Then the explanation for the flour is that the water and flour interact to produce gluten that then gives the cake its structure.
Your confusion is well-founded, because
gluten is required to form the structure of cake
is too strong of a premise.
Gluten can be a primary contributor to the structure of a cake, as in a wacky cake, but it is not required.
This answer limits its scope to cakes and does not discuss other forms of gluten-free baking (bread, pies, etc). Gluten is a significant contributor to the structure of wheat products including breads, croissants, and some types of pie crusts and pastries.
Non-Gluten Sources of Structure for Cakes
On Food and Cooking by Harold McGee is a well-regarded reference. In its section on cakes, it does not describe gluten formation as necessary or desirable. I consider this weak evidence that "conventional wisdom" does not count gluten as a major structural contributor in cakes.
As noted on page 554 of the second edition of On Food and Cooking,
A cake's structure is created mainly by flour starch and by egg proteins.
The omission of gluten as a contributor to structure is especially notable given that the next sentence mentions how other ingredients interfere with gluten.
The tender ... texture comes from gas bubbles ... and from the sugar and fat, which interfere with gluten formation and egg protein coagulation, and interrupt the network of gelated starch
Angel Food Cake
As noted in this recipe for angel food cake by Stella Parks, egg white can provide sufficient structure for a cake.
... angel food cake is so high in protein from egg whites, it has enough strength to stand on its own ... With that kind of underlying structure, all angel food cake really needs is enough starch to keep its moisture in check
Note that the motivation behind removing gluten in this recipe is specifically avoiding the additional structure gluten provides:
angel food cake toughens up like shoe leather in the presence of gluten
Personal Example: Gluten-Free and Egg-Free Brownie Recipe Adaptation
In my personal experience with a few brownie recipes, protein from eggs provide a considerable amount of structure; omitting eggs without adding protein produces dramatically different results.
The most rigorous experiments that I have performed were attempts to remove gluten and replace eggs in this recipe for brownies by Alice Medrich.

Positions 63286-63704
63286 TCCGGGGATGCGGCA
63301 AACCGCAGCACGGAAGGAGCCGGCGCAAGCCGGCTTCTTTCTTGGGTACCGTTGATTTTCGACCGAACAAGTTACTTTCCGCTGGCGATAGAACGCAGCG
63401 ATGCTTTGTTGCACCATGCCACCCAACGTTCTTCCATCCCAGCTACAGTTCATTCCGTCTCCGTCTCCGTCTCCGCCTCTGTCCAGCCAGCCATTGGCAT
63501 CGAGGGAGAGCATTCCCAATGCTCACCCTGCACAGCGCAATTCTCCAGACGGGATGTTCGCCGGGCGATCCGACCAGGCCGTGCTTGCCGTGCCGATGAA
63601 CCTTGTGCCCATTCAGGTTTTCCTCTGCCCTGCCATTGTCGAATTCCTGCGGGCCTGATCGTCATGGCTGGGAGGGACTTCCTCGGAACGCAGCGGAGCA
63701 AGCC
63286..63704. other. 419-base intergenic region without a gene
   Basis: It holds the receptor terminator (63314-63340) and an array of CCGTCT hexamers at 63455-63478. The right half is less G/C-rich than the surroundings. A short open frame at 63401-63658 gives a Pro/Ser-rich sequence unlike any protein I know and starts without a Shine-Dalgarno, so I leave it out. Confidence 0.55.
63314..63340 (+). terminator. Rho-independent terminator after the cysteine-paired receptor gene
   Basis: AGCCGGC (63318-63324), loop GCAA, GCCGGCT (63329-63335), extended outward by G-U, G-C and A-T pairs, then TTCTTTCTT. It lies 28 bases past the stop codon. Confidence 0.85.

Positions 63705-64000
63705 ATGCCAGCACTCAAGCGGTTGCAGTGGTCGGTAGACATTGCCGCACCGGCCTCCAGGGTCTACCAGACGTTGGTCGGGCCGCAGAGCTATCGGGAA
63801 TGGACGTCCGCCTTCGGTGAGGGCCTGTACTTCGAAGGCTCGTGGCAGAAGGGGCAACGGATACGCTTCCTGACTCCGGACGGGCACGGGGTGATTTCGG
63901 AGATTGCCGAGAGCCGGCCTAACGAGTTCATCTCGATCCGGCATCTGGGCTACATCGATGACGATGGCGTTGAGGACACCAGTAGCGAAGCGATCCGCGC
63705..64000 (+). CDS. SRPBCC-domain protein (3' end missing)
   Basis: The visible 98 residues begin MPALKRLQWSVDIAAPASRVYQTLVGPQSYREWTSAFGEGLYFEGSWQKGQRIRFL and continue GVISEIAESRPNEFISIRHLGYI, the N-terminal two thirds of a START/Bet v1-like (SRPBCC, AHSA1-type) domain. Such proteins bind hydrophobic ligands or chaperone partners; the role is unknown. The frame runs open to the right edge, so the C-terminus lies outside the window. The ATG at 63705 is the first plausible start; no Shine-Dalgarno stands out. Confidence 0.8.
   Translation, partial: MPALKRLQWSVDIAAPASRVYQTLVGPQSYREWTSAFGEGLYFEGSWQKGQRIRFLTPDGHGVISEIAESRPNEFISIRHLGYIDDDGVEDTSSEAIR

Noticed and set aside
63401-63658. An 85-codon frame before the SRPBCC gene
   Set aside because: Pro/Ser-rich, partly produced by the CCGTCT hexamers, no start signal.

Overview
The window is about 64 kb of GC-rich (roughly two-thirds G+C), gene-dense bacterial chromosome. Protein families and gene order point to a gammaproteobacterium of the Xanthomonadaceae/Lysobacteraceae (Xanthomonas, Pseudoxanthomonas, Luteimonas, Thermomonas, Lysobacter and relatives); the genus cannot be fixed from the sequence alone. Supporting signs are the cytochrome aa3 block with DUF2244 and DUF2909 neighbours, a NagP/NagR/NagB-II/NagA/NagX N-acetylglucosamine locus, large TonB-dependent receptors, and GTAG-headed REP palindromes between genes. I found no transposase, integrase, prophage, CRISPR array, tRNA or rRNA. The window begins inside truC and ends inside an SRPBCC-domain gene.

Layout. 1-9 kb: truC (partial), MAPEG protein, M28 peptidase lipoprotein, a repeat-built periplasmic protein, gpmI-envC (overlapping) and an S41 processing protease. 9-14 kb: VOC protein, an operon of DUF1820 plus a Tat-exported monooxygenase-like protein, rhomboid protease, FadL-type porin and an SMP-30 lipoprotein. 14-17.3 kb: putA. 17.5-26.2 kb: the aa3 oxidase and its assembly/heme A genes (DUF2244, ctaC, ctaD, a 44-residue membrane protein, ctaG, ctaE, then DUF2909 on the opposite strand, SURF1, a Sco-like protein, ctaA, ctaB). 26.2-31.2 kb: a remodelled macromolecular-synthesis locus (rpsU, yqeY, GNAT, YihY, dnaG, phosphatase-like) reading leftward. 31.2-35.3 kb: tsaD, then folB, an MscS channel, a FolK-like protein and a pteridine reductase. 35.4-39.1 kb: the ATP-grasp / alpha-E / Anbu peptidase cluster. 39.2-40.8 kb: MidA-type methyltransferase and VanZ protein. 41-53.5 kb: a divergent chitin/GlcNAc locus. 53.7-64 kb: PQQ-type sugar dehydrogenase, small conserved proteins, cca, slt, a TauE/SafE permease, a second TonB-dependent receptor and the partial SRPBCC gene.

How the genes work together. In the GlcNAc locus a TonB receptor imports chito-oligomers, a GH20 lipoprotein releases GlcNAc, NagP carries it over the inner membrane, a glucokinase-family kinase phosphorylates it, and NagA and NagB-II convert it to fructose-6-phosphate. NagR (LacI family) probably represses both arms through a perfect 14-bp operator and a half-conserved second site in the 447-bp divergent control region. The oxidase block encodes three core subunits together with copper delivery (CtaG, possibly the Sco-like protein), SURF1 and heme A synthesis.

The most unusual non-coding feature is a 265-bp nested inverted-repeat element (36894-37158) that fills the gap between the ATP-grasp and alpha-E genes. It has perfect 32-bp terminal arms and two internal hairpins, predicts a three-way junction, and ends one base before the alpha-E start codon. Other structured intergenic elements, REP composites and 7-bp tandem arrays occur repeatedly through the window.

In my earliest experiments adapting Medrich's recipe, I tried replacing wheat flour with an equal amount (by mass) of rice flour. This produced a result that was recognizably a brownie.
However, also replacing eggs with binders and emulsifiers without protein (in my trials, a mix of water, lecithin, fiber, and starch) produces a sticky, caramel-like mass that separates from a significant amount of oil. This outcome was observed when using rice flour and gluten-free flour with xantham gum added.1
These two results are evidence that, in this recipe, eggs are sufficient for structure even without gluten.
Another recipe by Dandelion Chocolate also appears to work fine with AP flour replaced by an equal amount of rice flour.
1 Correction: A previous version of this answer reported similar results with AP flour, and inferred from that result that the procedure outlined in Medrich's recipe made the gluten content of the flour irrelevant. In light of newer experiments that showed that simply adding enough starch and enough gluten in place of the AP flour produces brownie-like results, the inference is incorrect.
Whey protein isolate, mixed with psyllium and starch for binding, baking soda for lift, and water for hydration, is the best substitute for eggs I tried so far; it produces a crumb very similar to that produced when using eggs.
Adding more starch than called for in Medritch's original recipe (e.g. increasing flour used from 65g AP flour to 100g rice flour, then adding another 10g of tapioca starch) appears to have a stabilizing effect.
Mucilage (in the form of hydrated xantham gum, psyllium, or flax) may contribute to structure as part of their role in egg replacements.